8.7 STRESS-CORROSION CRACKING 8.7.1 SCC IN BWRs Austenitic stainless steels are susceptible to SCC in LWR environments. The metallurgical state of the alloy, the environment and the application of stress all play roles in SCC. The prime environmental factor is the electrochemical potential (ECP). Extensive work by Ford and Andresen [157,158] has shown that crack propagation is extremely sensitive both to the corrosion potential and solution conductivity. Relatively modest increases of either environmental component cause large increases in the crack propagation rate in °C water [159]. The corrosion potential is a function of the oxygen concentration such that an increase in DO produces an increase in the corrosion potential. These observations are most applicable to relatively oxidizing conditions typical of a BWR using normal water chemistry (NWC) which is generally characterized by 0.2 ppm DO and a conductivity below 0.2 μS/cm for a corrosion potential above 50 mVSHE. Cracking is significantly reduced by suppressing the corrosion potential, which is achieved by adding hydrogen (using hydrogen water chemistry, HWC). Corrosion is also a strong function of water purity as high cation or anion concentrations and metal salt/oxide precipitation can result in crevices in oxidizing environments or boiling on heat transfer surfaces [160]. This problem was addressed by improving water purity in BWRs such that in today’s units, the coolant purity, as measured by water conductivity, approaches that of theoretical-purity water. IGSCC is also affected by material condition, most importantly by grain boundary chromium depletion. Heat treatments applied to stainless steels, either during fabrication or locally during welding, can induce the formation of chromium carbides at grain boundaries, and depletion of chromium in the region near the grain boundary. The loss of chromium means that passivity cannot be achieved locally and grain boundaries become susceptible to IGC or IGSCC. The latter occurs either due to service stresses or weld residual stresses. The use of low carbon stainless steels and better control over weld residual stresses can mitigate cracking.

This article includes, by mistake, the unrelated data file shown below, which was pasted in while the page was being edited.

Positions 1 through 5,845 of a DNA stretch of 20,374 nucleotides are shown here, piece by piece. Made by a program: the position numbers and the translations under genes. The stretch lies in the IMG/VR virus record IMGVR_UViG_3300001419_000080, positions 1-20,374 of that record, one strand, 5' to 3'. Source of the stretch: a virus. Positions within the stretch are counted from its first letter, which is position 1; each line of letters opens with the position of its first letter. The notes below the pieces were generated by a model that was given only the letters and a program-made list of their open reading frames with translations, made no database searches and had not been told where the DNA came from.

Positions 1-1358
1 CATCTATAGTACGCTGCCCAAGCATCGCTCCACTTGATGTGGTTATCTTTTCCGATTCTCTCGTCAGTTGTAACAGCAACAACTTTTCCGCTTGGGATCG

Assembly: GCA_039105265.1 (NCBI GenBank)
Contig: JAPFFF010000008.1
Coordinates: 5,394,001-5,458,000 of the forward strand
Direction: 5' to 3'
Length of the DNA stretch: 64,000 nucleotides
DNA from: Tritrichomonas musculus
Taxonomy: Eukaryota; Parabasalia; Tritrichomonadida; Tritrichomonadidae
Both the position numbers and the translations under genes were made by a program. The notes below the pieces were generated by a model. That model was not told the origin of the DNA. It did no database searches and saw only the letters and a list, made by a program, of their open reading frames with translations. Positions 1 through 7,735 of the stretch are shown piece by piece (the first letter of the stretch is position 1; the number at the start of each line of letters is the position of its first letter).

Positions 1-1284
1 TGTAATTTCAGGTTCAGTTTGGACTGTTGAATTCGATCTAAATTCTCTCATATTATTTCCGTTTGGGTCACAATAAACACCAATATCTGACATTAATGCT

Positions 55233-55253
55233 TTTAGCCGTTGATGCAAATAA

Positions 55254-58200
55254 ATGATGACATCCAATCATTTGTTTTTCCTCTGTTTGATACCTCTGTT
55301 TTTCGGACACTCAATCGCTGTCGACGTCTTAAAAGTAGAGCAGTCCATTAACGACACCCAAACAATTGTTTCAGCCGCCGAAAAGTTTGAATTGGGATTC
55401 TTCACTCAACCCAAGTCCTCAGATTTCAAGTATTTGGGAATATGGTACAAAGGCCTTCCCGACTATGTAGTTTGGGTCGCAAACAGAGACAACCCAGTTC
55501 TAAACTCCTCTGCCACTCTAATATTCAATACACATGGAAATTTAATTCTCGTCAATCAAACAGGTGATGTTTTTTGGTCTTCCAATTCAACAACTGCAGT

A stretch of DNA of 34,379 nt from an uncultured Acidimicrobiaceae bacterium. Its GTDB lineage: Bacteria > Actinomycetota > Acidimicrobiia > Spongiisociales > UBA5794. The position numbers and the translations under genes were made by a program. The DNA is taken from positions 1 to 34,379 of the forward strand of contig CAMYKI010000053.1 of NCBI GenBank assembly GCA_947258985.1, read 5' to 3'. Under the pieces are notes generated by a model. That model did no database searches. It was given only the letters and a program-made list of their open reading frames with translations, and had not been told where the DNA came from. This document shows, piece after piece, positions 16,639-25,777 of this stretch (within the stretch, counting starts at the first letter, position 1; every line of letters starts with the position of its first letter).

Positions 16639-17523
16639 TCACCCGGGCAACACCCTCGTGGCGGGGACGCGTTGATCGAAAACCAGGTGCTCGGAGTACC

8.7.2 IGSCC IN PWRs In PWRs [160], the major SCC issues are in the nickel-base alloys used in steam generators and in vessel penetrations and stainless steels used in the reactor core. Since steam generator tubes comprise some 75% of the surface area of the primary circuit in contact with the coolant, their performance is critical to that of the reactor. While there exist many degradation modes of alloy 600 steam generator tubes, SCC has dominated its performance over the past